Christmas Island covers an area of about 135 square kilometres, consisting of a large central plateau surrounded by a series of steep cliffs, terraces and slopes.
Five native terrestrial reptile species occur on the island, 4 of which are endemic. A sixth species that was endemic became extinct in 2014—Christmas Island forest skink (Emoia nativitatis). Five terrestrial reptile species have been introduced to Christmas Island (Smith M et al. 2012).
In the past 20–30 years, 4 of the remaining 5 species have declined significantly ; 2 are listed as critically endangered under the Environment Protection and Biodiversity Conservation Act 1999 (EPBC Act; Christmas Island blue-tailed skink—Cryptoblepharus egeriae, and Lister’s gecko—Lepidodactylus listeri), and 1 is listed as endangered (Christmas Island giant gecko—Cyrtodactylus sadleiri). The coastal skink (Emoia atrocostata) has not been recorded in the wild since 2004 (it is not currently listed under the EPBC Act), the blue-tailed skink was last recorded in the wild in 2010, and Lister’s gecko has not been recorded since 2012 (Webb et al. 2014). All were recorded as abundant in 1979 (Cogger et al. 1983). A fourth species, Christmas Island blind snake (Ramphotyphlops exocoeti), has been recorded so infrequently that the data are insufficient to assume a decline; it is listed as vulnerable under the EPBC Act.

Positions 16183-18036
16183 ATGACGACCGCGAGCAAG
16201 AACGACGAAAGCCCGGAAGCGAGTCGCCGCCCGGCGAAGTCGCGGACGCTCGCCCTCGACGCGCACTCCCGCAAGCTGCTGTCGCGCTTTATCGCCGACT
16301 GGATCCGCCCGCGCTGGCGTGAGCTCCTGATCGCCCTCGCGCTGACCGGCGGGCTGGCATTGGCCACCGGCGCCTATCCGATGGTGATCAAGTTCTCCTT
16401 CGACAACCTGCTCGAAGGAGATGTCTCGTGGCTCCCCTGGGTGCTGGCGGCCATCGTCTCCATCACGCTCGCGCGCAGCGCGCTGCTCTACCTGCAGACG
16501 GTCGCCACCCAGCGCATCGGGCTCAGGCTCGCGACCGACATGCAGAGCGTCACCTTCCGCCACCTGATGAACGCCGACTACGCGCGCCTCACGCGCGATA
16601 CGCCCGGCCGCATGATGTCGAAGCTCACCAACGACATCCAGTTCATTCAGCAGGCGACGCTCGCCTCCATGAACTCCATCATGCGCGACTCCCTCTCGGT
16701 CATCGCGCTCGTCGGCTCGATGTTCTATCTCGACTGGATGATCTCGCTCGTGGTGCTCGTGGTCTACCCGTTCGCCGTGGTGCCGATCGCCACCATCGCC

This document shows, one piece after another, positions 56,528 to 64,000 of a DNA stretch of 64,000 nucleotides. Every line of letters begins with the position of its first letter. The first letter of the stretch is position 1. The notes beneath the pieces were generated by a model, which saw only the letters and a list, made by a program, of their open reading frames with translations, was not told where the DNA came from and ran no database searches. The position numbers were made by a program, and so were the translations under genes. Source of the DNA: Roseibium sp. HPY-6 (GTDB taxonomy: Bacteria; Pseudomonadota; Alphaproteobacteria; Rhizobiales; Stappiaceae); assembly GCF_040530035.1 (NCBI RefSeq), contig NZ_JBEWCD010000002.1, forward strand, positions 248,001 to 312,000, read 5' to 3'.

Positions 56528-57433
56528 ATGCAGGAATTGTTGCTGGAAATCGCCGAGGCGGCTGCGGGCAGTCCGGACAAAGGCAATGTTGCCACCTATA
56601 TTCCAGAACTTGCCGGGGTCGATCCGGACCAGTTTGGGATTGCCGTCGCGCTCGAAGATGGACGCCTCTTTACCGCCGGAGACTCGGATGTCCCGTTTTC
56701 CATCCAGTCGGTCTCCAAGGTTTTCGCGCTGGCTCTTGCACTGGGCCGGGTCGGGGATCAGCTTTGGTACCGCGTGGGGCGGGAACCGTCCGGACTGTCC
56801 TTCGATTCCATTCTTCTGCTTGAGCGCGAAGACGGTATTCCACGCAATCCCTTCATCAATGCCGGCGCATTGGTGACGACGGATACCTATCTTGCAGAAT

Captive breeding programs have been successful for blue-tailed skink and Lister’s gecko; by late 2016, more than 890 blue-tailed skinks and more than 700 geckos were in captivity on Christmas Island and in Taronga Zoo. However, the future of these species remains uncertain, since the processes threatening their persistence in the wild are not well understood (Webb et al. 2014). The success of the breeding program has provided the opportunity for the trial release of blue-tailed skinks into predator-proof compounds on the island to help assess effectiveness of predator control.
Predation by introduced predators is thought to be the key factor in the decline of native reptiles on Christmas Island. Many known reptile predators have now been introduced to the island, including the domestic/feral cat (Felis catus), house mouse (Mus musculus), giant centipede (Scolopendra subspinipes), red jungle fowl (Gallus domesticus), yellow crazy ant (Anoplolepis gracilipes), Asian wolf snake (Lycodon capucinus), black rat (Rattus rattus), and barking or house gecko (Hemidactylus frenatus) (Smith M et al. 2012).